Buckets of sewage

LEPHALALE — Members of the Ellisras AfriForum branch delivered buckets full of raw sewerage to the Lephalale Local Municipality last Thursday at around 14:00 to show them that the ongoing sewerage problem in the town needs to be taken seriously and sorted out. The AfriForum representatives refused to remove the sewerage out of the entrance to the municipality before someone in a position of authority received and signed for their official communication which included an action plan and copies of appropriate sewerage management and sewerage works licenses for Lephalale.
Jaco Grobbelaar, AfriForum’s provincial coordinator for Limpopo and Chris Boshoff, AfriForum’s Environmental Affairs coordinator accompanied members from the local branch to Pump Station 23 where raw sewerage was pumped into the Mogol River. They also referred to other areas in Lephalale town and Onverwacht where sewerage has been seeping out of manholes for weeks, as well as the area behind Kloppenheim flats behind Lephalale Mall where sewerage water is damming up next to the road.
They filled the buckets with the sewerage themselves and took it to the municipality.
According to municipal workers, members of the Executive Committee of the Lephalale Municipality were in a meeting and not available. After a while Charity Raditabe, acting municipal manager, as well as the mayor of Lephalale, Jack Maeko, met with the AfriForum representatives in the council chambers to come to an agreement. Raditabe received the communication on behalf of Edith Tukakgomo, Municipal Manager. During the meeting Grobbelaar explained that the current sewerage situation in town could lead to serious health risks for humans and animals and that it needed urgent attention. “It is the responsibility of the municipality towards the residents to step in immediately” he said. Boshoff further explained that Article 24 of the Constitution determines that all South African citizens have the right to an environment that does not damage their health or welfare. The municipality thus have a constitutional obligation to supply clean drinking water to the community and to repair the ecosystem.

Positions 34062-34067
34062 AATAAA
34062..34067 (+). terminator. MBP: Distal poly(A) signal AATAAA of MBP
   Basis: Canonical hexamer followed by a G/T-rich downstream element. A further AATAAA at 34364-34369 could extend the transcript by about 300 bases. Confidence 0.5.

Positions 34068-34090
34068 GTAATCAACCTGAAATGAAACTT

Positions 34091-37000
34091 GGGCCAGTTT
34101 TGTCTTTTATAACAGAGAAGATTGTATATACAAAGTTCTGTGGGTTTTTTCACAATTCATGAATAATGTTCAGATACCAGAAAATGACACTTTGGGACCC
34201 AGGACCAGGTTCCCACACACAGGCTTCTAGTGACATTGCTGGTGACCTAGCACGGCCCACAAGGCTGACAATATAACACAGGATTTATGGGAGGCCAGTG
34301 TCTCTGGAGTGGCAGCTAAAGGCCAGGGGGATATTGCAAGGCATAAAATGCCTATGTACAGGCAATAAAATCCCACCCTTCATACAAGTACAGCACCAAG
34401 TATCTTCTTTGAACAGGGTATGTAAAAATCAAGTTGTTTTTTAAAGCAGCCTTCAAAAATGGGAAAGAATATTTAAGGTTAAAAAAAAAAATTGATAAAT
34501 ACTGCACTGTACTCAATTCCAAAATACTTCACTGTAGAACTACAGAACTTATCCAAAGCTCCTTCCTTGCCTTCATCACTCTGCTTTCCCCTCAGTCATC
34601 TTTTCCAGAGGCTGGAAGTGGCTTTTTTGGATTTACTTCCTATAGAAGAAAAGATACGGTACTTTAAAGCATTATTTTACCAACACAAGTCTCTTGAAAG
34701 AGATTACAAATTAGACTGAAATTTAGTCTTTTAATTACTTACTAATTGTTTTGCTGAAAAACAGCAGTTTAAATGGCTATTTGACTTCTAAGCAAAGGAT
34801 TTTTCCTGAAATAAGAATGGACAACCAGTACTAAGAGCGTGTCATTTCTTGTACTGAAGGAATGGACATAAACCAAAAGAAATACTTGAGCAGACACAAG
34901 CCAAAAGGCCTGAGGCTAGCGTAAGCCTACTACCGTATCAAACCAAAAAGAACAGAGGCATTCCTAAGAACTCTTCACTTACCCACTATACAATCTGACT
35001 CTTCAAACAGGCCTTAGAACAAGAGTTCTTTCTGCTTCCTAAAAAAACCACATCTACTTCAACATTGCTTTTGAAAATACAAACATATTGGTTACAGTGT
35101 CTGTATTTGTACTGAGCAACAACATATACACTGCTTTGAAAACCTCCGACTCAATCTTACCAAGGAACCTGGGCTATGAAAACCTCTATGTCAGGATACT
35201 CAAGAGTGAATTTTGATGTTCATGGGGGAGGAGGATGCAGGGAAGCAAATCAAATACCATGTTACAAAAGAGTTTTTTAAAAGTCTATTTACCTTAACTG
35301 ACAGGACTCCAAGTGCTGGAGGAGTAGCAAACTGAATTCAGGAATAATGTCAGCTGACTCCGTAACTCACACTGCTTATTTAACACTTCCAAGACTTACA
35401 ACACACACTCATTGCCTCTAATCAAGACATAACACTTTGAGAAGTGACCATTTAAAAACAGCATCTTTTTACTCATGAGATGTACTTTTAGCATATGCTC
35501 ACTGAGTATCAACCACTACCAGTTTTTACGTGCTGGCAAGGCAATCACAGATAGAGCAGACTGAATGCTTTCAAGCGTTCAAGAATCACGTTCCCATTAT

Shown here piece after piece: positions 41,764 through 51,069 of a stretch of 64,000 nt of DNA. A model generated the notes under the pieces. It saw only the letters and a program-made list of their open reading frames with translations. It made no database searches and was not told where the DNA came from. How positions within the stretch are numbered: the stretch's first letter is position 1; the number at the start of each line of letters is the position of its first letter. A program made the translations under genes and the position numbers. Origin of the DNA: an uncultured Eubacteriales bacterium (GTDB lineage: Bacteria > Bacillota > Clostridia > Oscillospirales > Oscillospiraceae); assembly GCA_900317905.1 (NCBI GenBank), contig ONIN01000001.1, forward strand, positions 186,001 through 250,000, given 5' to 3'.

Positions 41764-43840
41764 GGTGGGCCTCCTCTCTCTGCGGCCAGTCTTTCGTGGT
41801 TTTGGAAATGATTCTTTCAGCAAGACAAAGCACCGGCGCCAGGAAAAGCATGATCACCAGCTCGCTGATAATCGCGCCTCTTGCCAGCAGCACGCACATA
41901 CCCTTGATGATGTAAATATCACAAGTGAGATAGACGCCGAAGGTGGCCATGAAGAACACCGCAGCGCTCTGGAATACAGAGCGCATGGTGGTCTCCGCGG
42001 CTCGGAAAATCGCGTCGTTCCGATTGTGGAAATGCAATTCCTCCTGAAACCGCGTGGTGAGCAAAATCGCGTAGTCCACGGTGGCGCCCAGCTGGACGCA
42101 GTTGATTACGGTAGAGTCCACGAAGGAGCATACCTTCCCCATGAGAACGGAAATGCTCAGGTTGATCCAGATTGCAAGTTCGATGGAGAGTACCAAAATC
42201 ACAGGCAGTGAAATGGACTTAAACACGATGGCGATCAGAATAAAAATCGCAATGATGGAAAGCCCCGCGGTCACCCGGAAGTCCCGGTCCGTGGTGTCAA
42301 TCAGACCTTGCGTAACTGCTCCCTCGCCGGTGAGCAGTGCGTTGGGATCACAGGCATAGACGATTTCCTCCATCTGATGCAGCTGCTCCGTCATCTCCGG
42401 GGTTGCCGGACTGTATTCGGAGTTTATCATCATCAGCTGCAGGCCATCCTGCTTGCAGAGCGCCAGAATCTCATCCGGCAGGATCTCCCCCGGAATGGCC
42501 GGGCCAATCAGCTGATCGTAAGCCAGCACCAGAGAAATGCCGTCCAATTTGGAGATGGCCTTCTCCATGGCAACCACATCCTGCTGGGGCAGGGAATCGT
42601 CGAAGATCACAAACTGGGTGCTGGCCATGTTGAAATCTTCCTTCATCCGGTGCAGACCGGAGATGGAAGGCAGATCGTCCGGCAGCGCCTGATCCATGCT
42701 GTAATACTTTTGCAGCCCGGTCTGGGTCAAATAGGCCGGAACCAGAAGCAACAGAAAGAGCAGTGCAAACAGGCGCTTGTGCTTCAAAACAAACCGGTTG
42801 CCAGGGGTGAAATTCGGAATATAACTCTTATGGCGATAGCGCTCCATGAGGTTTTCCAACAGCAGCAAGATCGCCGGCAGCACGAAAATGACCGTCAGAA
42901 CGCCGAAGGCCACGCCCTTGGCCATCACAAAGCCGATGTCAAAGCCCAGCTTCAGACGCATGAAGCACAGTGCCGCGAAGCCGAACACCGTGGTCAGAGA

Council member William Motlokwa, Lesibana Thobane, Manager Community Services and members of AfriForum Lephalale went to Pump Station 23 so that they could see for themselves what a perilous state the river and the pump station are in. Coincidentally just before they visited the station another whole load of raw sewerage had been pumped into the river.
The Municipality came to an agreement with AfriForum that within the next two weeks a plan of action to resolve the sewerage problem in Lephalale would be in place.
Grobbelaar told Mogol Post that he hopes for good cooperation from the Lephalale Municipality so that the problems in Lephalale can be tackled and resolved together.
By Friday morning municipal workers were busy at Pump Station 23 from early on. On inquiry, they said that they had an instruction to remove the yellow pipe that pumps raw sewerage directly from the pump station into the Mogol River. On the morning of Monday 31 July information was received that the pump at Pump Station 23 was repaired and working.
AfriForum announced on Monday 31 July that Lephalale’s drinking water did not meet the requirements to get blue drop status due to the presence of E. coli. The presence of E. coli in water is a strong indication of recent sewage or animal waste contamination. Sewage may contain many types of disease-causing organisms.
AfriForum confirmed that they will watch and monitor the situation.

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